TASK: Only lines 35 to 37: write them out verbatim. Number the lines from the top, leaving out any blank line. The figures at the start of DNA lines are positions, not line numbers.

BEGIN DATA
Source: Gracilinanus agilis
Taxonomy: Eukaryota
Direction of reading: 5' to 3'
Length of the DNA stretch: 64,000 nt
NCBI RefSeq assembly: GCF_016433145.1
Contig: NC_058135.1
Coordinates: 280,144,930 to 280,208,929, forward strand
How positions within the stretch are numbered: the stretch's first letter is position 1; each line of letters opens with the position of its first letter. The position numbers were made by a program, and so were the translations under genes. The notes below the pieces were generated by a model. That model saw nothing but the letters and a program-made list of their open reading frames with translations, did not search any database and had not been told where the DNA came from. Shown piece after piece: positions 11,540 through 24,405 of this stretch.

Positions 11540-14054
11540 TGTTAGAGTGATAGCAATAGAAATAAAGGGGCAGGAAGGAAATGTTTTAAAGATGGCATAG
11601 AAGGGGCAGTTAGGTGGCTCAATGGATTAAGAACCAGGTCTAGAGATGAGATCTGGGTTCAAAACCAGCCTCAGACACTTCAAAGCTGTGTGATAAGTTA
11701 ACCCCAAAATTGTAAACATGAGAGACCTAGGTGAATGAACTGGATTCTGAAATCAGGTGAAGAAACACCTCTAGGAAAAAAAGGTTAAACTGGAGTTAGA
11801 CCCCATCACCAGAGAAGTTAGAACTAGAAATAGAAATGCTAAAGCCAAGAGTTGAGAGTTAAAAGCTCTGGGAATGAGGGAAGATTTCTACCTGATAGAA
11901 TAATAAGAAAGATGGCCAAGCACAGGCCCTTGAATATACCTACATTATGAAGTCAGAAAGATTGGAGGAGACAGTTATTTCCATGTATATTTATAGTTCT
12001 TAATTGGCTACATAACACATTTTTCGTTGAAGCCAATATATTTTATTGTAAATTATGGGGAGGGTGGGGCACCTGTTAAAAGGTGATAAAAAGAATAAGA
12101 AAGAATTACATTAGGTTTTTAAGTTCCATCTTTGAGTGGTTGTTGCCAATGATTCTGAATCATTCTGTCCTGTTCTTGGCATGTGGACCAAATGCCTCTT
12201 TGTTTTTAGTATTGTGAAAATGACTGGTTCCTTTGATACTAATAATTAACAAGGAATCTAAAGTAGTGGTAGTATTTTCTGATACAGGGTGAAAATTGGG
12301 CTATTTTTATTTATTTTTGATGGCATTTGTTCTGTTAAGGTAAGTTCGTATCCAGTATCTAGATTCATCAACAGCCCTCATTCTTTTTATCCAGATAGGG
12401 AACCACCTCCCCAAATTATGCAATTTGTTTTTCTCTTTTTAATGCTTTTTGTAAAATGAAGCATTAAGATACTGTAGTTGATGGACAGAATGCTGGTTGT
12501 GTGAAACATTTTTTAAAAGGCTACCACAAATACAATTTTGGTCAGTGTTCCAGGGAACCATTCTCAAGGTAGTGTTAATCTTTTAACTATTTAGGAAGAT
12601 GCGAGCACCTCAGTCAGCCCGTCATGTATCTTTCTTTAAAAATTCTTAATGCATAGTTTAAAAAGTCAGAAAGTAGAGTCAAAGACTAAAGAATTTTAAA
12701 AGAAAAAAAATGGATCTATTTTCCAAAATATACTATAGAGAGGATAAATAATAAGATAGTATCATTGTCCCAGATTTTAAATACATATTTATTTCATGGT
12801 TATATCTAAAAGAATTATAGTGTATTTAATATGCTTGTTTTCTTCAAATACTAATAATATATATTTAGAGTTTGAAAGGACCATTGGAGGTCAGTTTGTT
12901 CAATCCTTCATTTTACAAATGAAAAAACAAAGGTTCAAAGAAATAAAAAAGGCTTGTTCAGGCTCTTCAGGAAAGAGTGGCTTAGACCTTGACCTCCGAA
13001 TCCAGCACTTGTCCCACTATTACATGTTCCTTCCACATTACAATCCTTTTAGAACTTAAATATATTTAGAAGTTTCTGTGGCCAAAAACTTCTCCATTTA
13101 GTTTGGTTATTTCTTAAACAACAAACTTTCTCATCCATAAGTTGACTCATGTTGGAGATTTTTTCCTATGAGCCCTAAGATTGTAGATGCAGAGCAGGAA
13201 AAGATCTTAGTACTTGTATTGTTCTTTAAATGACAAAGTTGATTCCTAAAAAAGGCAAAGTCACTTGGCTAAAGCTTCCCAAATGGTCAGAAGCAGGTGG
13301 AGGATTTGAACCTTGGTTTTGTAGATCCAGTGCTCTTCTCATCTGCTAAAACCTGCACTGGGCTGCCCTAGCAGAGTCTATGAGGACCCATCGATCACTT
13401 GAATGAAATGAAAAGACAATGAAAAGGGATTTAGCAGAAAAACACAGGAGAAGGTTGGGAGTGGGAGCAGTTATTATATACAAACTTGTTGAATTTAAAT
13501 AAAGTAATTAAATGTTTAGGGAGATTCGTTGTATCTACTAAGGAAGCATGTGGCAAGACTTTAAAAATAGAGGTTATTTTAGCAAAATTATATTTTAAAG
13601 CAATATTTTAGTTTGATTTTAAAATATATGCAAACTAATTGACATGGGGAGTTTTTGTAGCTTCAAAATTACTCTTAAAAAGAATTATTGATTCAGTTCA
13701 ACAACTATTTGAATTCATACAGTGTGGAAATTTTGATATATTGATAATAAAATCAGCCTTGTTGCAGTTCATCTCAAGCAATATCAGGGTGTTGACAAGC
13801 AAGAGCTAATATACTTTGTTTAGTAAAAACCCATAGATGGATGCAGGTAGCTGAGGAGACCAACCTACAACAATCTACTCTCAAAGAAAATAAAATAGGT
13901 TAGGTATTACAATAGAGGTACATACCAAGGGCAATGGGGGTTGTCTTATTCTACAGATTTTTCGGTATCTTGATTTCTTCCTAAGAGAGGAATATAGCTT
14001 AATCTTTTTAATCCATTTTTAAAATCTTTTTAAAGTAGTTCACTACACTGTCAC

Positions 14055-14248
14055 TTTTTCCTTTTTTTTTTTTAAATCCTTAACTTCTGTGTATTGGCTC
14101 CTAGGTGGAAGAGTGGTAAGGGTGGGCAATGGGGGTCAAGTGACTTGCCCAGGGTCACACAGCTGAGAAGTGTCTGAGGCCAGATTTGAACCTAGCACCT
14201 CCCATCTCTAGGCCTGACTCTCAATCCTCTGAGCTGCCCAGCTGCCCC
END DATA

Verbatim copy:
14001 AATCTTTTTAATCCATTTTTAAAATCTTTTTAAAGTAGTTCACTACACTGTCAC

Positions 14055-14248
14055 TTTTTCCTTTTTTTTTTTTAAATCCTTAACTTCTGTGTATTGGCTC